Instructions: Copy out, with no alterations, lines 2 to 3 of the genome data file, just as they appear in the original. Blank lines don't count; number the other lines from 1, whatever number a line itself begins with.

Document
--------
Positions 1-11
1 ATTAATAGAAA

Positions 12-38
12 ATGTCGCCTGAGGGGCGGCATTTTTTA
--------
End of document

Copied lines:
1 ATTAATAGAAA

Positions 12-38